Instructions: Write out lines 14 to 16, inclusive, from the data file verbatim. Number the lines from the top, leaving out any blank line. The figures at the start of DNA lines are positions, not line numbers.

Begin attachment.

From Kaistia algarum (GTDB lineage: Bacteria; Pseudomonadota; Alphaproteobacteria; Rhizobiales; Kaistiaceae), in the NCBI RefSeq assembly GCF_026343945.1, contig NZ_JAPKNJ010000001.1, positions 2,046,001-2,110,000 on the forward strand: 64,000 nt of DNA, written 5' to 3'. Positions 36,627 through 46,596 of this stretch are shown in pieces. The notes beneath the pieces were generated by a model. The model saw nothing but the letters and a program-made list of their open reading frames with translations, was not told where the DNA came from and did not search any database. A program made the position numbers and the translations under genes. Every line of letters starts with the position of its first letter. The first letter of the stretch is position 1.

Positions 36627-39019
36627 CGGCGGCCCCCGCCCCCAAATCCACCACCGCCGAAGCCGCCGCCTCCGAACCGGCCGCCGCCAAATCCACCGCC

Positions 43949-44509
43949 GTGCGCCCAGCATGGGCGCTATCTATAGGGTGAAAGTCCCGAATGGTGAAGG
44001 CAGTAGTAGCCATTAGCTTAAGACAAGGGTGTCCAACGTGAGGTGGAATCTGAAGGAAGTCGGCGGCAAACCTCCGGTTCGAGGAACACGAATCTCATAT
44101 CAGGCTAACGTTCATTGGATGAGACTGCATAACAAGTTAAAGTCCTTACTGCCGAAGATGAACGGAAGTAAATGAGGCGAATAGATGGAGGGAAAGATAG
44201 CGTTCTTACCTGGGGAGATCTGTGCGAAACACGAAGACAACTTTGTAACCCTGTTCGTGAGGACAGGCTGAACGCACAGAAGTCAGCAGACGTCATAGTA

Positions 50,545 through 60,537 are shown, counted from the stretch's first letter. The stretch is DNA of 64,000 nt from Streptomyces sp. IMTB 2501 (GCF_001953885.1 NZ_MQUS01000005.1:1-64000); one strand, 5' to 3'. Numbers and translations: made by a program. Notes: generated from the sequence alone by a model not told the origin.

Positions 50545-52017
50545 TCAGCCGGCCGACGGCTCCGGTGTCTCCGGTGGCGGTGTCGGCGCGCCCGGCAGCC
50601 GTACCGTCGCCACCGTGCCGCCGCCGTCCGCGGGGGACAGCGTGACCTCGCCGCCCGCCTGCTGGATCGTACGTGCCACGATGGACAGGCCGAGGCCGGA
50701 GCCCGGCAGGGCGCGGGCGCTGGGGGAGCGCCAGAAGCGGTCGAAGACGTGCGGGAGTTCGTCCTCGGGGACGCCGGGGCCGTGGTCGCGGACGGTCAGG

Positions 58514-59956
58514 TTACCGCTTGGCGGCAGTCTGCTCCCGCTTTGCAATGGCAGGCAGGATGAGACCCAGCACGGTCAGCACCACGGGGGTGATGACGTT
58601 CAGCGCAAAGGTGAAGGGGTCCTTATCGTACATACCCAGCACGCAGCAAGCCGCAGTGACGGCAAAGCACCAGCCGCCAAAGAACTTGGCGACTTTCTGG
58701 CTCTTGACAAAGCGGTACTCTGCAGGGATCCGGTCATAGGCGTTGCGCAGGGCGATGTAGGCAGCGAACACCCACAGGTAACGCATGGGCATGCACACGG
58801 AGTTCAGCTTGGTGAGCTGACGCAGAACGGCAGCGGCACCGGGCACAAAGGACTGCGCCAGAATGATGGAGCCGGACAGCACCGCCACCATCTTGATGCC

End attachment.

Positions 58514-59956
58514 TTACCGCTTGGCGGCAGTCTGCTCCCGCTTTGCAATGGCAGGCAGGATGAGACCCAGCACGGTCAGCACCACGGGGGTGATGACGTT
58601 CAGCGCAAAGGTGAAGGGGTCCTTATCGTACATACCCAGCACGCAGCAAGCCGCAGTGACGGCAAAGCACCAGCCGCCAAAGAACTTGGCGACTTTCTGG